On a warm April day, people in Montgomery
are gathering in a grassy lot next to city hall. There are eggs and soap for
sale, and every visitor gets a free tomato plant. In a corner, kids get their
faces painted and musician Kris Allen plays his guitar.
It’s the kickoff for the Montgomery Farmers' Market—a new
market on the Kanawha-Fayette county line.
Glenna and Paul Fox sit behind a table, displaying cartons
of large brown eggs. Their farm is in Fayette
“We’re selling fresh eggs,” Glenna Fox said.
The Foxes usually sell at the two farmers' markets in Fayette
County, but say they’re expanding
to the new Montgomery market this
“There’s a lot more people live in this valley than there is
up around Fayetteville, Oak Hill,”
Paul Fox said. “So if you can get a market down here, you may have more
customers. I just thought we’d try it.”
The Montgomery Farmers' Market is one of two markets WVU
Extension Agent John Porter is starting in Kanawha
County this year. The other is on Charleston’s
West Side. He says these markets are essential to the
success of the local foods movement in West Virginia.
“Well, I think it’s important if we’re going to develop the West
Virginia food economy and the farm economy that we
look at the relationship between the consumers and the producers,” Porter said.
“We need to make sure that the needs of both of those communities are being
met, sort of to meet them halfway. So, a farmer’s market is a great way to do
that because it provides a location for people who eat food and people who grow
food to meet.”
That’s one of Savanna Lyons’ goals too. She’s the director
of the West Virginia Food and Farm Coalition. She says one way to increase
access to farmer’s markets is to allow food stamps. This, she says, will give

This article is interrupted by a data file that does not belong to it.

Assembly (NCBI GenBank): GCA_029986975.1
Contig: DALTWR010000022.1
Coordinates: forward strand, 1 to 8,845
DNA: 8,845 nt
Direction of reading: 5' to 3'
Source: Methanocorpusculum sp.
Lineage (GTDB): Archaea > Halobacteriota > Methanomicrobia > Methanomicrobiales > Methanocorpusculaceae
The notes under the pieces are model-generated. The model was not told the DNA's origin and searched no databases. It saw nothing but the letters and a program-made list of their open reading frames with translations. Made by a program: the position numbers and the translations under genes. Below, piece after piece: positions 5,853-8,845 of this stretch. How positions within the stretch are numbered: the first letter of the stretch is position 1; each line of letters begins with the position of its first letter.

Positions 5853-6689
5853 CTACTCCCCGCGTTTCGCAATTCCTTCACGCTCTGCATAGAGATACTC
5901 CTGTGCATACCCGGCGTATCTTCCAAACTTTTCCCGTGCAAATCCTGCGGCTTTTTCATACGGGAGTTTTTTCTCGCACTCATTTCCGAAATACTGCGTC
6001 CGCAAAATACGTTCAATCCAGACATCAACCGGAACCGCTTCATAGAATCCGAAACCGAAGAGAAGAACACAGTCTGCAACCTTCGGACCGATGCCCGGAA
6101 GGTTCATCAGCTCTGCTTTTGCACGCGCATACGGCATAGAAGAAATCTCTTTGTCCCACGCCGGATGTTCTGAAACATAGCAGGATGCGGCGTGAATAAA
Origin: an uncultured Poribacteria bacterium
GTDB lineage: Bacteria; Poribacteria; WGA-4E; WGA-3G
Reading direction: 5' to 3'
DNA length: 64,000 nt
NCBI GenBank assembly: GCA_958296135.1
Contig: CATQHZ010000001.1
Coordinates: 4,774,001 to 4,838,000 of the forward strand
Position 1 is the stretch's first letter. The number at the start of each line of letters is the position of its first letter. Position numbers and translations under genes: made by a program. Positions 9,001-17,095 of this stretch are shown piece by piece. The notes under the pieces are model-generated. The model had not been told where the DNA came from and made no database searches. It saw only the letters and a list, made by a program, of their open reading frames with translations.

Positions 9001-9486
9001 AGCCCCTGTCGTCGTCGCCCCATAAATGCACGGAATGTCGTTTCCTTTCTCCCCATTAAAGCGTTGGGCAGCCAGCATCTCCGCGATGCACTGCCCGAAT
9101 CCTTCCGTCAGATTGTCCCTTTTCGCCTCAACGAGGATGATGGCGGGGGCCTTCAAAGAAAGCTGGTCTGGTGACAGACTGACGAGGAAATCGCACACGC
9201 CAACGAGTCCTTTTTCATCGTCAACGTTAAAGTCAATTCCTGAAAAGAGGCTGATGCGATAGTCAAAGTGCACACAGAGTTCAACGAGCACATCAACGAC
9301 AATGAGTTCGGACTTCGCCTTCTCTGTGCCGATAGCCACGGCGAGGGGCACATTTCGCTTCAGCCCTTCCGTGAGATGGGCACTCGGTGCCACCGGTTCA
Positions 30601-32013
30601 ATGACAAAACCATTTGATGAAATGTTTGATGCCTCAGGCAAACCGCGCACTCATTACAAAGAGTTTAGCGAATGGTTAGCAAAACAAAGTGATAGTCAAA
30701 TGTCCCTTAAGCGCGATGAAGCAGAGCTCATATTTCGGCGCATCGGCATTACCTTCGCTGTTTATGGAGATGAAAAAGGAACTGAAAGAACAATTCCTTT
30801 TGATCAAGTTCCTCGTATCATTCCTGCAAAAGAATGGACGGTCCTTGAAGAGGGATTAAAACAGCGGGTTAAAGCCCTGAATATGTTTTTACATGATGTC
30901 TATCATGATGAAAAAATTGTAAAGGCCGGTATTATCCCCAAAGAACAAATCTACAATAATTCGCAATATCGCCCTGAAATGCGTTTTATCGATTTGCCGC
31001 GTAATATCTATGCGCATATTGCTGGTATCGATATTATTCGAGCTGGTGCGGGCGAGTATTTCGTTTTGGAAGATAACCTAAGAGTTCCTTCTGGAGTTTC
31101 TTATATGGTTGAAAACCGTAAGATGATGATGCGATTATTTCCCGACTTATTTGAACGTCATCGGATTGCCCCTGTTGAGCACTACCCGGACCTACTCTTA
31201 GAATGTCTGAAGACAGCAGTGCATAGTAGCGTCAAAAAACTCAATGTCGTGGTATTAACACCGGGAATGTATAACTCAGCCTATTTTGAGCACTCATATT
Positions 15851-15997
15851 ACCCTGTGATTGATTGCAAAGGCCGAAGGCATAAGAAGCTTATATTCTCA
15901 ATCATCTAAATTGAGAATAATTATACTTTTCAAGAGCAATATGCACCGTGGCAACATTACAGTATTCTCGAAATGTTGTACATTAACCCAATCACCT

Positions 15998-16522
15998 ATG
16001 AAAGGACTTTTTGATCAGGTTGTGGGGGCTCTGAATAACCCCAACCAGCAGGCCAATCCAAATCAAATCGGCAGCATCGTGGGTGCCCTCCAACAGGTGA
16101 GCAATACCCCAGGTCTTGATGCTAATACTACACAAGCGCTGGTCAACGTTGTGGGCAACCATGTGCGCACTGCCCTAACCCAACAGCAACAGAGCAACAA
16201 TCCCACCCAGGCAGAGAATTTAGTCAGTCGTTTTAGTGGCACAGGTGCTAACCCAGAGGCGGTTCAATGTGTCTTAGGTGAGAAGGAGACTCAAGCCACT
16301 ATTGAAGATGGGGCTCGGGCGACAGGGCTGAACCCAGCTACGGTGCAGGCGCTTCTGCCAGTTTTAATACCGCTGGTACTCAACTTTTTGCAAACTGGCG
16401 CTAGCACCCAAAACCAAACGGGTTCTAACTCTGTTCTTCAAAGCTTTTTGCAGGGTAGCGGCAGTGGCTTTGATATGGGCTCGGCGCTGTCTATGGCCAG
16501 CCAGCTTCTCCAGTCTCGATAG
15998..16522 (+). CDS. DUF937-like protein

people an alternative to using their benefits at dollar stores for food with a
low nutritional value.
“For a lot of communities, the Family Dollar is a place that you can walk to
really easily and the grocery store is a difficult place to get to,” Lyons
said. “So, starting farmer’s markets in those kinds of communities is one way
to get rid of these food deserts where people can’t access food that’s health
Another local foods effort is underway in Raleigh
and Summers counties. The Lamb and Chevon Association is a marketing co-op of
lamb and goat farmers. WVU Extension Agent David Richmond says there’s a lot of
potential for lamb and goat meat in southern West
Virginia among certain ethnic groups, including
Indians and Pakistanis.
“They have a high demand for lambs and goats as their main
staple,” he said. “Ours is probably beef and hogs, where they have a like for
the lamb and goats. So our local supermarkets don’t have a big selection of
the Lamb and Chevon Association will get off the ground by June or July.
There’s another initiative in the northern part of the state, selling local beef
under the brand Mountain State Natural.
Back at the Montgomery Farmers' Market, Lou Ann Bowen is
buying baskets of flowers. She says her father used to own a produce market in Montgomery,
but since he died there’s no place to buy fresh produce in town.
“Oh, it’s so exciting,” she said. “I just like to see
anything come into our town it’s such a nice town and it kind of gets
down-rated all the time, so anything that’ll bring business in, I really
about 30 minutes from Charleston
and 30 minutes from Fayetteville.
Many residents drive to Charleston
for groceries. Diana Wilson of the Upper Kanawha Valley Economic Development
Corporation says rising gas prices will probably work in the local market’s
“The economy right now, I think will really benefit our
market because with the gasoline prices as high as they are, people aren’t
going to travel 30 or 40 minutes to go somewhere to purchase,” Wilson
said. “So I think as each community develops their farmers’ market it’s really
going to be beneficial to the community.”
The Montgomery Farmers' Market is held every Wednesday
afternoon through December.